Defense Messaging System (DMS)


Definition of Defense Messaging System in the Network Encyclopedia.

What is Defense Messaging System (DMS)?

Defense Messaging System, also known as DMS, is a program established by the U.S. Undersecretary of Defense (Acquisition) to develop an integrated, global messaging system for transferring classified and unclassified data.

Defense Message System (DMS)
Defense Messaging System (DMS)

The Defense Messaging System (DMS) will replace the existing Automatic Digital Network (AUTODIN) system currently in use by the U.S. Department of Defense.



Microsoft Exchange DMS, a version of Microsoft Exchange Server, complies with the DMS specification. It is suited for government agencies that are required to use DMS-compliant products and for companies that do defense business with the U.S. government.

Exchange DMS technology can be purchased only through Lockheed Martin Federal Systems.

Defense Message System components

DMS includes interfaces to the messaging systems of other Government Agencies, Allies, Defense contractors, and other approved activities. DMS Transition Hubs (DTH) through FY 2003 provided legacy, non-DoD, and allied interoperability. The MROC defines the primary DMS objective as reducing costs and staffing requirements for DoD messaging services. Secondary objectives are to improve messaging security and service.

DMS capabilities have evolved over time since the initial Release 1.0 version to the current fielded version of Release 3.0 Gold. These releases introduced new capabilities and requirements, sometimes with actual new components, including randomly upgraded security solutions. Release requirements are defined by the Services and Agencies, the direction of COTS and Government-Off-The-Shelf (GOTS) technology, including the updates and fixes introduced via service packs.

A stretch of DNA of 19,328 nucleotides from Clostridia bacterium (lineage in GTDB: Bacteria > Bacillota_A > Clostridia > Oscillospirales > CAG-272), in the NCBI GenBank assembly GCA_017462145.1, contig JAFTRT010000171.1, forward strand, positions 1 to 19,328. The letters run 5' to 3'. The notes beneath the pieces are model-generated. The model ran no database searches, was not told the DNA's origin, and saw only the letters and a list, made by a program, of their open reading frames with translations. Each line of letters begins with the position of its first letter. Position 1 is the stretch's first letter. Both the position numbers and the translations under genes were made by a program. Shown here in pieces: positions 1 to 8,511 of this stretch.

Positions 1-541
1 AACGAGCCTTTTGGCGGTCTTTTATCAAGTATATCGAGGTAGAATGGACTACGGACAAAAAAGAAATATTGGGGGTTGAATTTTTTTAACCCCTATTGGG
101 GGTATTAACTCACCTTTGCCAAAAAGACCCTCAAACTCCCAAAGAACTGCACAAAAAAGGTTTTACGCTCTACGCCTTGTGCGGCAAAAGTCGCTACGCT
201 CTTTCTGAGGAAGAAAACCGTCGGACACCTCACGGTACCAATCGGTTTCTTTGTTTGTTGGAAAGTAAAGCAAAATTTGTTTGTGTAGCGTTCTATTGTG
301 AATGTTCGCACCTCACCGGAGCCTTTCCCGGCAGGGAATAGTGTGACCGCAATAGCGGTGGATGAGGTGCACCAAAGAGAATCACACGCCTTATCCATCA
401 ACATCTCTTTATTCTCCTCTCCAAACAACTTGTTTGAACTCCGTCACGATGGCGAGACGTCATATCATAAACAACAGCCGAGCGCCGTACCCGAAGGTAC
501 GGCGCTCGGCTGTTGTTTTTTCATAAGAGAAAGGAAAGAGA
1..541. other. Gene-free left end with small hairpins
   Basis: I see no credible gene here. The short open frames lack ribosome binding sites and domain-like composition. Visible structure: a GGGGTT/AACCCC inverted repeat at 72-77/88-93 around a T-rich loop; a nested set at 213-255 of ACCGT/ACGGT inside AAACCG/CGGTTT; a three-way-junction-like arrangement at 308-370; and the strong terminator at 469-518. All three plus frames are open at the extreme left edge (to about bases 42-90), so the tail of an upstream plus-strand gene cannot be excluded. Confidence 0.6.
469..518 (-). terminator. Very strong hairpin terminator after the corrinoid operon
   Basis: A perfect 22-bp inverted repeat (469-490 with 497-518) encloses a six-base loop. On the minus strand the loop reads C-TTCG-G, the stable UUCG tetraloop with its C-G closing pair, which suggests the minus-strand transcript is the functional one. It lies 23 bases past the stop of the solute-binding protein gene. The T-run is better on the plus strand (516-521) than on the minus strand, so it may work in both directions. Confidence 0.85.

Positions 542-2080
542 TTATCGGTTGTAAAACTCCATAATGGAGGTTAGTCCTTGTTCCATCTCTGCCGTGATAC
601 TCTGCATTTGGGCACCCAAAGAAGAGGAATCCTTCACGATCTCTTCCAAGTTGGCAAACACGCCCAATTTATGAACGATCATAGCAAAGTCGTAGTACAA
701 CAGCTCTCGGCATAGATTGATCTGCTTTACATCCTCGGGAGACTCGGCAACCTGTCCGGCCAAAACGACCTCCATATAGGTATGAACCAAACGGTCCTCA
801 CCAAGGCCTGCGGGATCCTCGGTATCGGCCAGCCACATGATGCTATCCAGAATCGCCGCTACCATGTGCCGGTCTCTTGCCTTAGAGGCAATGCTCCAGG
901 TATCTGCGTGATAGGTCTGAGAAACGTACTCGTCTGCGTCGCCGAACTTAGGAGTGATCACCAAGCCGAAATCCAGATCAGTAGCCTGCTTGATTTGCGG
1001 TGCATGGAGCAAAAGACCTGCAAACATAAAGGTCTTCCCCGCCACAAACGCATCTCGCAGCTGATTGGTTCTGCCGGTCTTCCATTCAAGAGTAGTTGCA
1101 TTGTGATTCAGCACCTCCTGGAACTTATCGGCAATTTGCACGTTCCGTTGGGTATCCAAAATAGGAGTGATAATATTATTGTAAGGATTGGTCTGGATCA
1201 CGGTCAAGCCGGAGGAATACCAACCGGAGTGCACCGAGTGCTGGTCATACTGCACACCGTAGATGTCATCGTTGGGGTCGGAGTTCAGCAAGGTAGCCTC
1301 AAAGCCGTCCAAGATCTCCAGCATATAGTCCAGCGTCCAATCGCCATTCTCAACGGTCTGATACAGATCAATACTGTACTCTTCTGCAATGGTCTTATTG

Release 3.0 Gold has been fielded for some time with periodic updates occurring via Field Engineering Notices (FENs) and Information Assurance Vulnerability Alerts (IAVAs). Updated Release 3.0 Gold capabilities are under test and will be introduced to the users as Maintenance Release FENs.

Defense Message System deployment

The deployment of DMS Release 3.0 Gold presented some technical challenges. The most significant challenges were:

  • The transition from MISSI v1 certificates to X.509 version 3 certificates,
  • The deployment of a directory infrastructure capable of supporting ACP 120 attributes with no disruption of the existing Message Security Protocol (MSP) 3.0 system, and
  • The initial implementation of MGS coexistent with DMS HGS.

The requirement to upgrade every organizational user’s software at the desktop, including upgrading servers and the backbone infrastructure, increased the challenge of deploying Release 3.0 Gold. The DMS Release 3.0 Deployment Methodology concentrated on providing the logical steps and sequences of events that enabled a successful deployment of DMS Release 3.0. Ultimately the successful deployment was dependant upon each individual’s skill and knowledge base.

Medium Grade Services coexist with DMS HGS with the installation of DMS Release 3.0 in that the DMS User Agent will contain coexistent High Grade Service and Medium Grade Service capability. MGS will use DoD PKI class 3 certificates for security services, Simple Mail Transfer Protocol (SMTP) as the transport protocol, and the Global Directory Service. The transport for MGS will be the DISN network, but not as part of the DMS Message Transfer System (MTS). The directory and security services are provided separately. Although MGS implementation is a DMS site issue, the DMS program office will assist in ensuring that messaging, directory, and security services are available to DMS MGS users, but is not directly responsible for the implementation of these services.




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